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going for family walks, rather than eat- ing dinner in front of the TV. “Doing everything you can to connect


with kids while they are in an environment you can control gives them a good foun- dation they can take into the world,” says Atherton, the mother of three teens. Parents have to give trust to gain kids’ trust stresses educator Naomi Katz, of Galilee, Israel, author of Beautiful: Being an Empowered Young Woman. “Create an environment where kids feel like they don’t have to hide or lie about anything,” Katz says. She also encourages parents to empower adolescents in deci- sion making: Rather than telling them not to try drugs or alcohol “because I said so,” provide them real facts to help them draw their own conclusions.


Support Quiet Respites In today’s hyper-connected world, Katz observes, “Social dynamics can get re- ally confusing and painful and impact kids in far-reaching ways. We used to come home from school and be away from those issues until the next day; now that break doesn’t come because of social media and smartphones.”


Katz recommends encouraging journaling or other forms of self- expression to help teens unplug and reflect. Breathing exercises can help calm nerves and allow them to think more clearly in tough social situations before they react. Katz also suggests teens set aside time each week for a feel-good activity like playing sports or music, to give them a reliable source of pleasure and accomplishment, no matter what else is going on in their lives.


Stay Alert to Signs Despite a parent’s best efforts, kids can and will make unhealthy choices, and parents need to be prepared to manage the consequences. If a child is suspected or found to be engaging in dangerous or addictive behaviors like self-harming or an eating disorder, it’s important to address these immediately, seeking pro- fessional help if needed, counsels Katz. Jensen remarks that it’s easier to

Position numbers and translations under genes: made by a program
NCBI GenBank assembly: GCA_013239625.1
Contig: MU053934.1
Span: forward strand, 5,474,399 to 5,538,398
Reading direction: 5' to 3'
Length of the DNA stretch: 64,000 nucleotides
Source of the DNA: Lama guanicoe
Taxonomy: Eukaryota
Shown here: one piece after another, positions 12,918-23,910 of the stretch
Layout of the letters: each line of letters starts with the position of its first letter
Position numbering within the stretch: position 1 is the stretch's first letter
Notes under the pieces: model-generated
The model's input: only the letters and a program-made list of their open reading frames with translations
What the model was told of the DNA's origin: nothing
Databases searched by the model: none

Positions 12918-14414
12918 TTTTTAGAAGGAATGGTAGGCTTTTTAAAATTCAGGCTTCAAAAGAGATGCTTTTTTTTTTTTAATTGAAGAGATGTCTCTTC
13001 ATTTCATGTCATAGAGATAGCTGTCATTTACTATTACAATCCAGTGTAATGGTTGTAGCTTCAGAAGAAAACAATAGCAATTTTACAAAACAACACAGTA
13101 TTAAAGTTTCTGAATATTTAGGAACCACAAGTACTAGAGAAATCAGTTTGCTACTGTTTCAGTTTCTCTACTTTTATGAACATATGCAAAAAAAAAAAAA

learn unhealthy patterns when the brain is malleable, and addictive behaviors are harder to eliminate than if they are acquired as an adult. The signs of unhealthy behaviors can


be subtle, so it’s important to recognize cues without making flash judgments or placing blame, says Atherton, For exam- ple, a parent that notices her teen eating differently or obsessed with working out should consider initiating a conversation with him or her about body image. Talking to teens about images in the media can help them gain a more balanced and positive self-perspective. “You can tell your kids, ‘These advertis- ing images are trying to sell you some- one’s idea of a perfect look, but it’s not reality,’” says Atherton. For whatever issues teens are trying to cope with, parents need to cultivate their own sense of inner calm; to be the rock that they can cling to. “Car- ing adults need to give teens a periodic frontal lobe assist,” says Jensen. “It helps when we share more details and insights about how we organize our lives and make decisions. Modeling the rational- ity and empathy that teenagers may lack can be an effective counterbalance.”


Connect with freelance writer April Thompson, of Washington, D.C., at AprilWrites.com.


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